I used to think that it was “simply” a matter of quality over quantity.  But to paraphrase the Pulitzer-prize author, Jennifer Egan, one needs to write regularly, even badly at times, to be able to ultimately write well.  In this vein, I pour my writing into one document – not everything makes it to be published under my blog; not everything is meant to be shared with the rest of the world (some are best left as “inner” dialogue – look at the trouble Homer’s gotten into throughout the years).   That said, perfect can be the enemy of good so it can also be helpful to get something out there and not “oversanitise” or self-censor everything.  From experience, some comments can be constructively critical and useful for refining your thoughts and others you need to consider with a grain of salt (public spaces can be a great boon but also a huge bane at the same time – wisdom of the crowd vs. trolls and haters).

the good book

January 22, 2015

there are several books that I think my son should read (that I’ve read in one form or another.)  Not just because I think it’s good for him academically, help him read more advanced texts. or help him understand his roots better but, ultimately, assist in making himself better.  This is by no means an exhaustive list or in any particular order:

a.) Noli Me Tangere and El Filibusterisimo (the English versions, of course – I’m not that cruel)

b.) Nation for Our Children

c.) The Spirituality of Imperfection

d.) Social Things (this doesn’t read as a text book)

e.) The Forgetting Room (One of his names is partly inspired by the protagonist)

f.) The Death Gate Cycle series (it’s a total of 7 books – the first 4 are independent followed by a trilogy that relates the “worlds”)

While books in themselves, don’t have all the answers – they’re a tool that helps us think more about things.

 

brave new world

April 27, 2014

in a world of blogs, it was curious (and simultaneously heartening)  to encounter a young person taking journalism – albeit part of a double major.  The web is a double-edged sword: although it has granted a voice to those that would normally be able to participates, it has at times deteriorated into a shouting match and its accuracy is often questioned – look at Wikipedia.  There are pros and cons of anonymity and the wisdom of the crowd.  As in most things, balance is the key.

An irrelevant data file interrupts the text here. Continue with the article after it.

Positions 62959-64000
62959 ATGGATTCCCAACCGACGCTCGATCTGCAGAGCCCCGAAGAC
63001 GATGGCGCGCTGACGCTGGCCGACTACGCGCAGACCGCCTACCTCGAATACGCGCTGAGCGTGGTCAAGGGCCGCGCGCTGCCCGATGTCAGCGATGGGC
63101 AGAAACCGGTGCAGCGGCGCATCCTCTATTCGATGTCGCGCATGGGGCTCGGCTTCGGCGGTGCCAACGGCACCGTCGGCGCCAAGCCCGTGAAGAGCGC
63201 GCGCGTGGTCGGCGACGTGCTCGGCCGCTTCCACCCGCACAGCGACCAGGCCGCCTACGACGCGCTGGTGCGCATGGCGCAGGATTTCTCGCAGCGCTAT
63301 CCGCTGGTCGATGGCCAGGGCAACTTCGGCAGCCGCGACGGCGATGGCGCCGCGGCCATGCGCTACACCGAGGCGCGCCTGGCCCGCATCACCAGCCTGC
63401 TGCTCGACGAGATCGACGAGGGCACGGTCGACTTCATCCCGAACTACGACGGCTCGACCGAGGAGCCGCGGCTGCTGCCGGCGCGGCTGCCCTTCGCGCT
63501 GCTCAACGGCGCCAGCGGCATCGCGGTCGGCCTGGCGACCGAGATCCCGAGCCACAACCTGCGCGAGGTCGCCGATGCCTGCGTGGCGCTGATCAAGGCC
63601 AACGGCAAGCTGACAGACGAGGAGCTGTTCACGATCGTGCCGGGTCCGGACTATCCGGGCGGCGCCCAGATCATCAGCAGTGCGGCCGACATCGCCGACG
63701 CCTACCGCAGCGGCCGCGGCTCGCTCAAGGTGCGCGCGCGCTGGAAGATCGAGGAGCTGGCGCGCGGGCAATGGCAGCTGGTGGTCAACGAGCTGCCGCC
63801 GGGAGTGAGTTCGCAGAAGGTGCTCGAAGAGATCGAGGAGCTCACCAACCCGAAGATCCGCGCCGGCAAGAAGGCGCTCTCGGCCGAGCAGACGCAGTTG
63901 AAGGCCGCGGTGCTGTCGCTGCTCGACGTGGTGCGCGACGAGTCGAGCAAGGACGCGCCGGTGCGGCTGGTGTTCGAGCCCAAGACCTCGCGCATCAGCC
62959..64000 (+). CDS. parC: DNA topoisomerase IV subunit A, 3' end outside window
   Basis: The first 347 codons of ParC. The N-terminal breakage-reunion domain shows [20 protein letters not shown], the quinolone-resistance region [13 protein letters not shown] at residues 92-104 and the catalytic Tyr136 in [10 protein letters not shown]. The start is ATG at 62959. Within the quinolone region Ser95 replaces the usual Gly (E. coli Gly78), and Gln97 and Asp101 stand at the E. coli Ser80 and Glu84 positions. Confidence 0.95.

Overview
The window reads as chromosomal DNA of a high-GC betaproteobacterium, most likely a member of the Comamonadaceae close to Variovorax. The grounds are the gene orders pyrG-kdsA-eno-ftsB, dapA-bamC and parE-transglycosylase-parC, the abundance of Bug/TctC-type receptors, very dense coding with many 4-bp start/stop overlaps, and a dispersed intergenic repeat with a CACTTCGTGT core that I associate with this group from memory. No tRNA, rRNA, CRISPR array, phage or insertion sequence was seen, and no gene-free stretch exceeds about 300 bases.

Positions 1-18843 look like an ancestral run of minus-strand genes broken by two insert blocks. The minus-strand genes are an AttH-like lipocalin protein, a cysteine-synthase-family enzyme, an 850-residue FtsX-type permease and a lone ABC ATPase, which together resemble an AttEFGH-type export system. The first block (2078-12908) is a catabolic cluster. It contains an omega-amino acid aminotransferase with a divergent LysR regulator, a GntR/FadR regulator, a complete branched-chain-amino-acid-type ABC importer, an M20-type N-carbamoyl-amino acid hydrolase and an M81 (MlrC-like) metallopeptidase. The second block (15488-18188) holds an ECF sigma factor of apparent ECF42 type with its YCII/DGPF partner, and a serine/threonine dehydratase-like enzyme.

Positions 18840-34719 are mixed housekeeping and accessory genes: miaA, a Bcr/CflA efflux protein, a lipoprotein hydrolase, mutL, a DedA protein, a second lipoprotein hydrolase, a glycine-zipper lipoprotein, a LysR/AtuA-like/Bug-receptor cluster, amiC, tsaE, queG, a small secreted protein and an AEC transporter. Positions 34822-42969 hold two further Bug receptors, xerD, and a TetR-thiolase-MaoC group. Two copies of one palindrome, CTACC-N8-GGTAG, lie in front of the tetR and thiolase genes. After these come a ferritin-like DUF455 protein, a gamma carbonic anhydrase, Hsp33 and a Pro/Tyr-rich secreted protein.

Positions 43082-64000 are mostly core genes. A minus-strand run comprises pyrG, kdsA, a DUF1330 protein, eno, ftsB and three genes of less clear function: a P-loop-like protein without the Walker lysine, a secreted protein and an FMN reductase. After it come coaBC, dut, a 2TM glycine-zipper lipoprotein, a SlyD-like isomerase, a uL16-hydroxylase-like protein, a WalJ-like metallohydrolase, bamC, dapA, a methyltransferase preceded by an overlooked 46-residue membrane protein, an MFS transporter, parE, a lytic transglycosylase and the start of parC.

Rather than the traditional claim of a gate-keeping  role, the press needs to exemplify integrity and fact-checking without the red tape associated with it. It is hard yakka in a world where it is difficult to distinguish the wheat from the chaff – I guess it is wise to consider the source.

purpose of being

March 30, 2014

this blog is personal – it is not meant to advance a specific purpose.  I write to enhance my skill and as a form of therapy: to share and express my feelings. It is there to help clarify  and develop my thoughts on various subjects. On occasion, there is a rare insight but that is more of light bulb moment rather an attempt to put forth a formal case – sometimes there is a point but that is not the sole intention of the online journal.

ironic

December 25, 2013

neuroscientists don’t believe in the split of functionality of both hemispheres of the brain: logic and creativity require both parts.  It’s ironic that the corpus callosum‘s role is to divide AND connect both sides.

One can’t entirely blame humanity for dualism and binary relation – genralisatiion allows us to deal with everyday life. It’s sometimes easier to define a thing as what it’s not.  There’s a bias towards rationale and objectivism – science and history has made it so.  Qualification has it’s place but it’s not the end all and be all.  Like most things, balance is at the root of humanism.

I’ve included a brief animation as a “meme” (and because I think it’s cool):

http://www.thersa.org/events/rsaanimate/animate/rsa-animate-the-divided-brain